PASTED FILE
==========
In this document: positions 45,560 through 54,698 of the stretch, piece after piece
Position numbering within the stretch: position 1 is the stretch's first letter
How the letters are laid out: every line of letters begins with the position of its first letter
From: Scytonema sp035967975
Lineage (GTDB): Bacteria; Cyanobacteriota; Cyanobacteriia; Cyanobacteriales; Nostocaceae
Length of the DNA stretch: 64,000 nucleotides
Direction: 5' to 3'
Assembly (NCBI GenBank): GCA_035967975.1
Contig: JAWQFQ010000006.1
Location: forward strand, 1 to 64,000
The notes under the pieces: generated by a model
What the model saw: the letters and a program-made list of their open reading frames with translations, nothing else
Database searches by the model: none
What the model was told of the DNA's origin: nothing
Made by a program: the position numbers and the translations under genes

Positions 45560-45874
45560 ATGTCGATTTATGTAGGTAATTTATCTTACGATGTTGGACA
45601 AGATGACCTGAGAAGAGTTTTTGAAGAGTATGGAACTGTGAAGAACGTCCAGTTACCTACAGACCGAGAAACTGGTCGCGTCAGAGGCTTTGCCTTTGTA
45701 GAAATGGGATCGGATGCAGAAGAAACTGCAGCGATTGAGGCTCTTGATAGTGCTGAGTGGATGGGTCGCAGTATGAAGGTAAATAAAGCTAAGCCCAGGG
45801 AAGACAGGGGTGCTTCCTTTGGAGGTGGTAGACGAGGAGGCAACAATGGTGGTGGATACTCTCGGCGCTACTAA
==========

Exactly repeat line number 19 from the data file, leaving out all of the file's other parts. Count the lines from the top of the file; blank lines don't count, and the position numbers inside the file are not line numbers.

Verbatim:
45701 GAAATGGGATCGGATGCAGAAGAAACTGCAGCGATTGAGGCTCTTGATAGTGCTGAGTGGATGGGTCGCAGTATGAAGGTAAATAAAGCTAAGCCCAGGG